Q: Should we, if a Muslim commits suicide, participate in the Salat al-Janaza? Please give detailed answer. What are the opinions of Imam Shafei and Imam Azam? Kindly elaborate.

Javaid Ahmad,


You see, discussions of the nature you have asked are not suitable for a magazine that has very modest objectives which does not include publishing research material. The masses simply wish to know how to behave on a particular occasion, or act in a particular situation, or what opinions to hold over current issues.

Publishing anything beyond this would drive away the common readers and open debates that serve no purpose. And since the common readers, not only in India, but over the entire globe are mostly Hanafis, common sense tells us to project the Hanafi point of law.

Yes, if someone is a Shafe`i or Hanbali, or whatever, and cannot find scholars to answer questions according to his school of thought, then we are always there to help him out.

In this case of Prayers on a Muslim who committed suicide, the Hanafi Maslak says, (ref. Fatawa ‘Alamgiriyyah) that he might be prayed over and buried in the Muslim cemetery.

We may point out, in addition, that it is also a most reasonable thing to do, i.e., to pray over and bury in the Muslim manner of burial. That is because one cannot go by what he sees or hears: a man found hung by a rope or dead because of poison consumption, is not enough evidence to conclude that he committed suicide, even if a note has been found.

It is only thorough medical and other investigations that will finally determine if there was no foul play, that it was not murder, but suicide. It has also to be determined if the man was not insane. That kind of investigation might take long. In the meanwhile, the routine may be followed.

Q: A doubt: I see that childless Muslim couples do not prefer to adopt. Instead, the husband re-marries to have a child from the second wife. When opposed, they take advantage of Islamic laws (i.e., a male can marry four wives). Isn’t it like cheating the first wife? Also, adoption solves the problem of a child.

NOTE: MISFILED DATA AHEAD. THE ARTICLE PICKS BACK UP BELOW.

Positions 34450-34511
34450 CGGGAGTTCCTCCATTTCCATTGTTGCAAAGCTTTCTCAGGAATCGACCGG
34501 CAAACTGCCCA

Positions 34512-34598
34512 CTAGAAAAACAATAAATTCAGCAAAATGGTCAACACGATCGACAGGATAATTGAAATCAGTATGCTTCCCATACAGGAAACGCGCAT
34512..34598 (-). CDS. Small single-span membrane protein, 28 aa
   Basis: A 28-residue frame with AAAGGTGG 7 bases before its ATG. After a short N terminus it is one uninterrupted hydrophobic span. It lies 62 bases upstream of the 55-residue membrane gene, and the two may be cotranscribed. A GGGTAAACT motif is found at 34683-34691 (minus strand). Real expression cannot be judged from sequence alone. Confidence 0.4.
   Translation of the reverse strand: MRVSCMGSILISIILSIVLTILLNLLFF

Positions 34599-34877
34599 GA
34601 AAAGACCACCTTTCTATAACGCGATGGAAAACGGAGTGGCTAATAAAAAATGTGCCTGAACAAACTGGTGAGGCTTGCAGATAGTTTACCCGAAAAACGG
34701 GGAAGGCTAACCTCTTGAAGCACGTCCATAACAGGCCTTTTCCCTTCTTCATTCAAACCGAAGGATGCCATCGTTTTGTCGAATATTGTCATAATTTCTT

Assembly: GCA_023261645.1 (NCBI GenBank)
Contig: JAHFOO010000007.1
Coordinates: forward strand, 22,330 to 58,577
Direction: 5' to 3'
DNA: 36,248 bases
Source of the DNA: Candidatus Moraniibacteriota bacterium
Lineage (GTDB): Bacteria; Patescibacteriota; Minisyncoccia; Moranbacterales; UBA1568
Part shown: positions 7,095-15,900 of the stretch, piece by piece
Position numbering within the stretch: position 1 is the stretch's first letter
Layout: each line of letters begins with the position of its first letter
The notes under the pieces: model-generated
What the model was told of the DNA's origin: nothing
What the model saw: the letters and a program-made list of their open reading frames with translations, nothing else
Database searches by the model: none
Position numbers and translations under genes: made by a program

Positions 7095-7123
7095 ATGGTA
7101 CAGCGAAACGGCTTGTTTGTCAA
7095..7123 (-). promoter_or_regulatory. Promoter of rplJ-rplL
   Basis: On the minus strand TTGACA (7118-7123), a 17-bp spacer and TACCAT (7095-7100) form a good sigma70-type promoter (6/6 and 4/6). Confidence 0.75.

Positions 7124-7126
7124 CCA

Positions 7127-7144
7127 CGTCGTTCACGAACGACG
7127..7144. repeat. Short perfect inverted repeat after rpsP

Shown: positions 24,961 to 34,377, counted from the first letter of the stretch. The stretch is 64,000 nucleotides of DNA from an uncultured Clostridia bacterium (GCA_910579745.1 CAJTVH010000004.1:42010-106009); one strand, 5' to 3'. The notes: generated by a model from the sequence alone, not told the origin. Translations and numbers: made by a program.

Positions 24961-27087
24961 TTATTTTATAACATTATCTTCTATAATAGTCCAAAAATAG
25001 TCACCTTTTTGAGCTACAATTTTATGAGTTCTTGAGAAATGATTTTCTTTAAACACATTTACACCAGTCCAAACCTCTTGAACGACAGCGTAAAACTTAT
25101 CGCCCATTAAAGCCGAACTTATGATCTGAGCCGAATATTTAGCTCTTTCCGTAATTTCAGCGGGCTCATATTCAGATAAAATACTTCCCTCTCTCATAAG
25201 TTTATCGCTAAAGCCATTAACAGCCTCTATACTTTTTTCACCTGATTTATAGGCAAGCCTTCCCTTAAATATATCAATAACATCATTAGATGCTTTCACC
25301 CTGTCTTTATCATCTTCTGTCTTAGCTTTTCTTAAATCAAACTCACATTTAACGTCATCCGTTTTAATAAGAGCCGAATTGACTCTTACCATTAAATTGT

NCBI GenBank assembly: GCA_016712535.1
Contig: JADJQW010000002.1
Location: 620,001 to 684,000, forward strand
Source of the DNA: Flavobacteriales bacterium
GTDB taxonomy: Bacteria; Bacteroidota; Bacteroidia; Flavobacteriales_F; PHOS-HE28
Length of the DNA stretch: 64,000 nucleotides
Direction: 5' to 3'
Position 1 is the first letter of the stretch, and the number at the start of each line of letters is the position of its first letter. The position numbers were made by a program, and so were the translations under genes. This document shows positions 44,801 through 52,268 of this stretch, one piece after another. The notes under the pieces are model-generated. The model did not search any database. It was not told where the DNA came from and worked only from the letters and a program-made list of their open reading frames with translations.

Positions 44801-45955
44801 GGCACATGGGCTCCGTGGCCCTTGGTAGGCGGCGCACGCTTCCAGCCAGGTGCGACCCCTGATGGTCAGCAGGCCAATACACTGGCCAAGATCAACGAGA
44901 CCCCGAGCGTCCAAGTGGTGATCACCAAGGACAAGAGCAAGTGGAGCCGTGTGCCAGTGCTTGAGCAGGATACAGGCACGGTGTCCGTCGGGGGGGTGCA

How does a man who marries a second woman cheats the first? Cheating means to take away someone’s rights. Is he taking away any of her right by marrying a second woman? What does marriage mean? Does it mean either of them should remain stuck to the other forever? No matter what happens? Does it mean one’s life is useless, futile, unworthy of living without the other? Does it mean the two have become one, so that if one dies, the other should better follow, and burn herself on the pier? Does it mean if one of them is impotent, the other should undergo vasectomy?

Will either of them go to Paradise, simply because he or she remained the wife or husband of the other, until death? If the answer to the above questions is in negative, then how does taking a second wife amount to cheating the first?

As regards adoption, we do not know if you are married or not, and if married, whether you have children or not. It is only someone who does not have a child of his own, can speak for his feelings. Other people, whose sympathy is quickly fired up for the wrong people, in a wrong way, can neither understand, nor are expected to act in the way they advise others, when they themselves face similar situations.

Further, it sounds to us that the butt of the objection is, “Why does Islam allow four wives?”